October 20, 1890 is one of several possible birth dates for famed jazz pianist and composer Ferd. “Jelly Roll” Morton, the others being September 20, 1885, September 20, 1889, and September 13, 1884. For the sake of this post, happy 125th birthday, Jelly Roll. For the occasion, I present one of his finest recordings.
One of the most interesting and storied characters in jazz, Jelly Roll Morton, born Ferdinand LaMothe, later Mouton after his mother remarried, started out playing piano in the Storyville “sporting houses” of his home town of New Orleans before taking off to tour around the United States, working in minstrel shows and vaudeville, as well as reportedly a gambler, pool shark and pimp. He first recorded in 1923 for Paramount, and recorded with a number of different groups until he was signed to Victor in 1926, with whom he remained until he was abruptly dropped in 1930. The Depression years proved difficult for Morton, who was robbed of royalties by his publisher, Walter Melrose. He was recorded again for the Library of Congress in 1938 and began recording again around then. Blaming his declining health on a voodoo spell, Jelly Roll Morton died in Los Angeles, California in 1941.
Victor 20415 was recorded December 16 and 11, 1926 at the Webster Hotel in Chicago, Illinois. The Jelly Roll side features George Mitchell on cornet, Kid Ory on trombone, Omer Simeon on clarinet, Jelly Roll Morton on piano and also singing the vocal, Johnny St. Cyr on banjo, John Lindsay on string bass, and Andrew Hilaire on drums. The Dixieland Jug Blowers side features Johnny Dodds on clarinet, Lockwood Lewis on alto sax, Freddie Smith on banjo, Cal Smith on tenor banjo, Curtis Hayes on guitjo, and Henry Clifford and Earl McDonald on jugs.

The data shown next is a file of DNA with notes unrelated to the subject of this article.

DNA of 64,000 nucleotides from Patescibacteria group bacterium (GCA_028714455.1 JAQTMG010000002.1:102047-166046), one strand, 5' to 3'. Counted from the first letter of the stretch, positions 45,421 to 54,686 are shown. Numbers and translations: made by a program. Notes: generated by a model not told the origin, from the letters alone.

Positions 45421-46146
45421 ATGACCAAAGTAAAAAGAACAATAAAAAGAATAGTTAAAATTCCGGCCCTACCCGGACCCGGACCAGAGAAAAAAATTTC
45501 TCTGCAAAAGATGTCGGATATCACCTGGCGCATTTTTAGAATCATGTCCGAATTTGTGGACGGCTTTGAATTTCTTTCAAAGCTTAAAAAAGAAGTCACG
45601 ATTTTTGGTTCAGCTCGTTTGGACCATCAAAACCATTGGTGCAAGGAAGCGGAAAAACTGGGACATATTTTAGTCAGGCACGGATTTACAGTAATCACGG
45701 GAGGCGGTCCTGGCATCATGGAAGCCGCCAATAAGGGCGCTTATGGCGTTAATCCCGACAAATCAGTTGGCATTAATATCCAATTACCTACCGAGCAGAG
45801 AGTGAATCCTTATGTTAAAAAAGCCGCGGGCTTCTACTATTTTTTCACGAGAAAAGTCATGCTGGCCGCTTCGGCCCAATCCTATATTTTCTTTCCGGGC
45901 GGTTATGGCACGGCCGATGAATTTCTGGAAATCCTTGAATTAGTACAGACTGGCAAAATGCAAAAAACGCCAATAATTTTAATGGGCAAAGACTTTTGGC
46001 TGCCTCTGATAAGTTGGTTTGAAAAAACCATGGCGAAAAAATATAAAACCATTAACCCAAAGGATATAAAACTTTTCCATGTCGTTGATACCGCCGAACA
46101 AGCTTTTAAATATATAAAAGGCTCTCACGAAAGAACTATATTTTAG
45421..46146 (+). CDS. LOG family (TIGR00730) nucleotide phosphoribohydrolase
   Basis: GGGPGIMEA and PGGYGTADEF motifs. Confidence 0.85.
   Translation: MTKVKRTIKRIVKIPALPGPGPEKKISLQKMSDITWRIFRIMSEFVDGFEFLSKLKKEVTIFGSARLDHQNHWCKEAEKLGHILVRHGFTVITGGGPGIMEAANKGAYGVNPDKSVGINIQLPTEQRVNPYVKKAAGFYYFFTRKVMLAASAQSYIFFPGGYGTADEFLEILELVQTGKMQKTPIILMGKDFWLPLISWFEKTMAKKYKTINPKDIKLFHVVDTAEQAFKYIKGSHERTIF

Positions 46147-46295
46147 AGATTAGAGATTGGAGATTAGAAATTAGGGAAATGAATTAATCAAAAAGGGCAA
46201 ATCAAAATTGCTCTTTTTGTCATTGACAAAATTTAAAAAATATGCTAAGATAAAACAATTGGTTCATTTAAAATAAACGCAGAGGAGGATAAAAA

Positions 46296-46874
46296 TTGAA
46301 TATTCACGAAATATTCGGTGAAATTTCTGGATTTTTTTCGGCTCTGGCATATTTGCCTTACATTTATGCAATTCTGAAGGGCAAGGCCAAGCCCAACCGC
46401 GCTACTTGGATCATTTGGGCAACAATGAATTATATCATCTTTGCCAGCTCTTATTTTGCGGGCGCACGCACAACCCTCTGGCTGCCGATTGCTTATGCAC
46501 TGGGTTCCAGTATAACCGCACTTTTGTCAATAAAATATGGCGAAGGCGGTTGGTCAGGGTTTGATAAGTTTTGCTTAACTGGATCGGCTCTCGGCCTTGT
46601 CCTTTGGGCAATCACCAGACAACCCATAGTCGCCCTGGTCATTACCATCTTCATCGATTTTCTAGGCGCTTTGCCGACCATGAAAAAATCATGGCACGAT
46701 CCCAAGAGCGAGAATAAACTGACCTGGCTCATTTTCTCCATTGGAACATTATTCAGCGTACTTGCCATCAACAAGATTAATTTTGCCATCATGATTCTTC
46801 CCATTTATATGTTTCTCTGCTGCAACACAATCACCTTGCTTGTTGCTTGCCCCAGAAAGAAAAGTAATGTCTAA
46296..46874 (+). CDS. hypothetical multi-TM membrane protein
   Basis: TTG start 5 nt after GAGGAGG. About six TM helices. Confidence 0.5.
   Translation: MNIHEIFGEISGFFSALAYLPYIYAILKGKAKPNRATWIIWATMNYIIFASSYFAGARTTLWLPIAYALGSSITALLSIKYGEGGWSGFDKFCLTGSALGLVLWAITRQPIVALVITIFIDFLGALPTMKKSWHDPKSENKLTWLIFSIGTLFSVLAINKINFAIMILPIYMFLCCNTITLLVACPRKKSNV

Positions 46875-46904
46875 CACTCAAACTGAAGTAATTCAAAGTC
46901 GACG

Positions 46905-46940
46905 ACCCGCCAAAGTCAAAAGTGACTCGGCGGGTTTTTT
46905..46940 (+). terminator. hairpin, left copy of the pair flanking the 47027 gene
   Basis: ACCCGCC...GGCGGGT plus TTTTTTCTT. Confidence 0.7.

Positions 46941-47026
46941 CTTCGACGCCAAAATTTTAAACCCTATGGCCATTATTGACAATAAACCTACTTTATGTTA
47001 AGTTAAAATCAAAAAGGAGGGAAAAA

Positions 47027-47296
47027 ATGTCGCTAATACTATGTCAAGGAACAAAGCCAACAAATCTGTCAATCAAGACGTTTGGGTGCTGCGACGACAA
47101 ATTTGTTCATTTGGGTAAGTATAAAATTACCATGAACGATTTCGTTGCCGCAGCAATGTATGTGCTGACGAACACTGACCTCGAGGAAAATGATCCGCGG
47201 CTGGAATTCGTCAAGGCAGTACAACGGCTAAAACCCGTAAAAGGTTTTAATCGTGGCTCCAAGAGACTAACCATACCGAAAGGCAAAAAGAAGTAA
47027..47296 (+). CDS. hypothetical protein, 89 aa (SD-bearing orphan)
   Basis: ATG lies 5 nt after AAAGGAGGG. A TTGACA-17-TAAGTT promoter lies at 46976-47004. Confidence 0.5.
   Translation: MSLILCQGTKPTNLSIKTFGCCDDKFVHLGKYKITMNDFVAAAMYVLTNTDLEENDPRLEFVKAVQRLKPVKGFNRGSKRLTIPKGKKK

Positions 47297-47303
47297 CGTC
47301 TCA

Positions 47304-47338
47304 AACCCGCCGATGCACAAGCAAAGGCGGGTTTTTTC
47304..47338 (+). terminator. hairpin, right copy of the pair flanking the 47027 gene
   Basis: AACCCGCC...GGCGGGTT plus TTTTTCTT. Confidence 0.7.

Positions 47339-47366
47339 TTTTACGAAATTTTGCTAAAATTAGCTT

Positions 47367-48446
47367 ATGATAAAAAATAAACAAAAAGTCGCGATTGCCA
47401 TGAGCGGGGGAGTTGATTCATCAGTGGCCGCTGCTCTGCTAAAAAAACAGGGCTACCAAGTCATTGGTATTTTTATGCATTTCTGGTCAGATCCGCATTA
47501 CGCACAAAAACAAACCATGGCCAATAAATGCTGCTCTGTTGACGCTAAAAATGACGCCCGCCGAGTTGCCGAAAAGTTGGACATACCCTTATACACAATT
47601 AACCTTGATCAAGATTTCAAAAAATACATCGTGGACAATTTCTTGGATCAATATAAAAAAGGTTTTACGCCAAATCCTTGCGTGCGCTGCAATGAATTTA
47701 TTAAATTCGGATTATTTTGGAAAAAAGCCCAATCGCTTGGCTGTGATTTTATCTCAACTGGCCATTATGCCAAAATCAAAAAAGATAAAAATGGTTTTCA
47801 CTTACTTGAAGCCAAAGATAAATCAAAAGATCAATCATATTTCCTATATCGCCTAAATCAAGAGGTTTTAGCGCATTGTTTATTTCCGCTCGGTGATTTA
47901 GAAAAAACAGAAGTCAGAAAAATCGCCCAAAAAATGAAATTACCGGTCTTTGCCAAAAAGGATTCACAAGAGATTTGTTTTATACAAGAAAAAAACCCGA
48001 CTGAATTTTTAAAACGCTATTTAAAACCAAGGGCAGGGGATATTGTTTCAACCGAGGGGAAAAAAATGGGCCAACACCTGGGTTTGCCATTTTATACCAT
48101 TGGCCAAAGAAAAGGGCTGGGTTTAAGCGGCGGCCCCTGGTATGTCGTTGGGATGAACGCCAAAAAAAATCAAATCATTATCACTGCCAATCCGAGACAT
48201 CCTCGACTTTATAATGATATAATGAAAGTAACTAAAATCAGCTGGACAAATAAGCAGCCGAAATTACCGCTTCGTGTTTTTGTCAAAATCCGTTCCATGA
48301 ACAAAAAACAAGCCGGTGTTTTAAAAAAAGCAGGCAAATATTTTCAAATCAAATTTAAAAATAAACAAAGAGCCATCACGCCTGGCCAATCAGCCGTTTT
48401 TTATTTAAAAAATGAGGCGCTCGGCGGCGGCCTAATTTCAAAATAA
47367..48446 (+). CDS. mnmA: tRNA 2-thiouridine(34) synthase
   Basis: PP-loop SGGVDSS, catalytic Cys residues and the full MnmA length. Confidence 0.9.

First up, Jelly Roll’s Red Hot Peppers play one of their all-time greatest sides, King Oliver’s “Doctor Jazz Stomp” (and boy does it stomp), recorded on the December 16 date.
On the flip side, the Dixieland Jug Blowers with Johnny Dodds on clarinet play “Memphis Shake”, recorded on the December 11 date.
Updated with improved audio on June 6, 2017.